|Jonathan Pryor||Labour||@jonathan_pryor||Headingley & Hyde Park||Yes||Yes||Motions like this would come as a deputation to Council - Cllrs can’t propose deputationa but I would 100% back a member of the public who did. Additionally I would support the broader aims of this motion in committees and scrutiny boards where topics like this have come up. Indeed when I was involved with the South Bank development, it was exactly this kind of thinking I was working on.|
|Tim Goodall||Green Party||@timmogoodall||Headingley and Hyde Park||Yes||Yes|
|Caroline Tomes||Green Party||@carotomes||Horsforth||Yes||Yes||Both as a Green Party member and Public Health professional, I fully support this motion and look forward to working with Leeds Cycling Campaign if elected.|
|Ed Carlisle||Green Party||@edleeds||Hunslet and Riverside||Yes||Yes||I'd want to see maximum meaningful dialogue with residents about these. To tap into local knowledge, and to get buy-in.|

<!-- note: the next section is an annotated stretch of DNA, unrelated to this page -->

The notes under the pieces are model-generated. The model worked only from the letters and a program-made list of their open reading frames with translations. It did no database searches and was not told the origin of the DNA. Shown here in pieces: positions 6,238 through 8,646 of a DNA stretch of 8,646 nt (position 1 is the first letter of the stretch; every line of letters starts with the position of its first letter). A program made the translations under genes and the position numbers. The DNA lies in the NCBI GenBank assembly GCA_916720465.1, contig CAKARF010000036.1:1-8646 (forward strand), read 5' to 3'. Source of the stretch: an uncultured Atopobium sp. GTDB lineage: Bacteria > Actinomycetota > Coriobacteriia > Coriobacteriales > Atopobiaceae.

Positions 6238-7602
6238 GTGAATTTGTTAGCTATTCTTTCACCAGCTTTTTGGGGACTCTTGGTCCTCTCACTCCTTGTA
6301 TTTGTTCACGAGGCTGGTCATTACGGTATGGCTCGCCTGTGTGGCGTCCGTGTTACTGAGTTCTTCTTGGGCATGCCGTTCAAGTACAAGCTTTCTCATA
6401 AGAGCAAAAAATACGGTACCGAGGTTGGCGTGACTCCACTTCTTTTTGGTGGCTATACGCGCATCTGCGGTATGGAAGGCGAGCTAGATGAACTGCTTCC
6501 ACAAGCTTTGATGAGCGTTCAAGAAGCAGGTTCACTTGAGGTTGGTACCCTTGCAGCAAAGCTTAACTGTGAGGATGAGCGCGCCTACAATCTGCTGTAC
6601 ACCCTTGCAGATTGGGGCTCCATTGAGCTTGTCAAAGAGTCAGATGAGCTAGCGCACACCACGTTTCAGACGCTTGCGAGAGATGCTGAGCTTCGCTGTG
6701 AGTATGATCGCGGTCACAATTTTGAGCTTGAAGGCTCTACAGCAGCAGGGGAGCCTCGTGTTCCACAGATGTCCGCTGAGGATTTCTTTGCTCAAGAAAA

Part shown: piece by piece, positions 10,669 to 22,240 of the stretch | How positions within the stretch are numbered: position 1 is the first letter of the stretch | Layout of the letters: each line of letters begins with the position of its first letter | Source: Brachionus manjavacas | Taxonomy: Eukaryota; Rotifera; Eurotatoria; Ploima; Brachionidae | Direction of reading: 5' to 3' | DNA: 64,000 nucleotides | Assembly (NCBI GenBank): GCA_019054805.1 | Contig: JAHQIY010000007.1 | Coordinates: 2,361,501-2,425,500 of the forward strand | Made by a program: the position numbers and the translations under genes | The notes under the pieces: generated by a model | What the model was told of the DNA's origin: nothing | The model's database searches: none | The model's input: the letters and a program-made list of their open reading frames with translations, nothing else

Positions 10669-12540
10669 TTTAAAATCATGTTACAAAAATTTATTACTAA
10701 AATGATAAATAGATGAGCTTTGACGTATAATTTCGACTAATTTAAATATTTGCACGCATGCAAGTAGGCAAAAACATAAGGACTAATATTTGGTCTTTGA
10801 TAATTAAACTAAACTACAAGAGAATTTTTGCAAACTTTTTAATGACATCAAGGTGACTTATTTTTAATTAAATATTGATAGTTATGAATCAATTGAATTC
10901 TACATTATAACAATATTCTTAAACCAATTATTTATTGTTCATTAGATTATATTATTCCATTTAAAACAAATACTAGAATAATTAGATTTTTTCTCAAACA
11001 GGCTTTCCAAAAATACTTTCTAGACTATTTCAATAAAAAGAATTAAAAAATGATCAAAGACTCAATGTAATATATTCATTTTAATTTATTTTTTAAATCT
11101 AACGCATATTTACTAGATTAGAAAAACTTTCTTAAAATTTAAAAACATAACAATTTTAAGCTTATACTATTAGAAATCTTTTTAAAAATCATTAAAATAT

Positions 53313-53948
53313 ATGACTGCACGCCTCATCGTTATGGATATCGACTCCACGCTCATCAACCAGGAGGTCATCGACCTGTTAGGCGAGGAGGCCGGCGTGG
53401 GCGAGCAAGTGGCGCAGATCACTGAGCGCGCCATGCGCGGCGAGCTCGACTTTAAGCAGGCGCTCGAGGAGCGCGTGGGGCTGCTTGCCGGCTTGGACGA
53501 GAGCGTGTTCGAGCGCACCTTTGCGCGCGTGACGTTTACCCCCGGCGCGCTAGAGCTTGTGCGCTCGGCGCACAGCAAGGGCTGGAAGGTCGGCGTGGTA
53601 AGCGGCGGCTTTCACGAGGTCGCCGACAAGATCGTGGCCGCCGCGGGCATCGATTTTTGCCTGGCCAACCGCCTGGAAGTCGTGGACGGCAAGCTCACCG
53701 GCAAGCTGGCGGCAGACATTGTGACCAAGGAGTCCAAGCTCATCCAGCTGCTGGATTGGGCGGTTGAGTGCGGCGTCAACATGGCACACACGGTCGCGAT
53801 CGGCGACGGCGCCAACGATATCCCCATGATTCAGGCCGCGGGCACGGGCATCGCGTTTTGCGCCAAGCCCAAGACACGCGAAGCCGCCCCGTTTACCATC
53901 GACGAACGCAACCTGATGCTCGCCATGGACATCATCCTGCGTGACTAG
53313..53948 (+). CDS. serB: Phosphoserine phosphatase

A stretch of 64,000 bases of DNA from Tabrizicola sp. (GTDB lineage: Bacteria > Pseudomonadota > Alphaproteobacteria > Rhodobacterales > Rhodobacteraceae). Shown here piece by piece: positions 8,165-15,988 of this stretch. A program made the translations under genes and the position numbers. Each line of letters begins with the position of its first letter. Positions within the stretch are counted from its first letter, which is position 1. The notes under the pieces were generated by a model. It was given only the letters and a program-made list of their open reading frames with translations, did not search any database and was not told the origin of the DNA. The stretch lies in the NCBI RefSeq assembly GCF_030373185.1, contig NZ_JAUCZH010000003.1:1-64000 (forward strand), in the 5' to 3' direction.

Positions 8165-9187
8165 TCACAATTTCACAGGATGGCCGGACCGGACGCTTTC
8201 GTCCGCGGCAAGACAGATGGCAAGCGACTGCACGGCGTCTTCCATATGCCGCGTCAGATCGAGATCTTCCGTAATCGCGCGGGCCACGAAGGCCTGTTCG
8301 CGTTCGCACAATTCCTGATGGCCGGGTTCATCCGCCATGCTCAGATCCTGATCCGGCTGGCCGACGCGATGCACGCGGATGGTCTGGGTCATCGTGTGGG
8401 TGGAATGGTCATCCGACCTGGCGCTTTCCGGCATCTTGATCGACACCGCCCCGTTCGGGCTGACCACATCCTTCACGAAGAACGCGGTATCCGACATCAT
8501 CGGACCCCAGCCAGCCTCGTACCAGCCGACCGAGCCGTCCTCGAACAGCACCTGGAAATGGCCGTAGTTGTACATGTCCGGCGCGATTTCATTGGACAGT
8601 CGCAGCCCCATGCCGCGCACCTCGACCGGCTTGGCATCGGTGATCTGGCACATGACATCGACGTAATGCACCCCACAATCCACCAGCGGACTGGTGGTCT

|Gavin Andrews||Green Party||@||Moortown||Yes||Yes||I fully support all aspects of the pledge. Campaigning for a step change in safe cycling provision in this city is one of my key motivations for standing for election.
Whether elected or not I intend to also work to better maintain and link up existing off road cycling provision to create / expand the network of Greenways / bridleways / cyclepaths in and around the Moortown and Meanwood area and linking with surrounding areas of Headingley, HydePark, Chapel Allerton, Moor Allerton, Adel.
I believe we need to create safe cycling neighbourhoods in addition to the key trunk routes that are identified in the Leeds Cycling Campaign map, so that kids and families can safely cycle to local schools, shops and facilities from their homes, as well as the longer distance journeys on the more major routes.
My aim would be for cycling to become something that most people do on a regular basis in the Moortown ward and across Leeds, to make it a normal every day activity for most people and ultimately to take over from the car as the most regularly used form of transport at least for shorter journeys.
|Rob Speed||Conservative||@||Moortown||Yes||Yes||I would support a motion if proposed by another Councillor, and would be willing to propose it myself, with the following caveats to each point of the manifesto.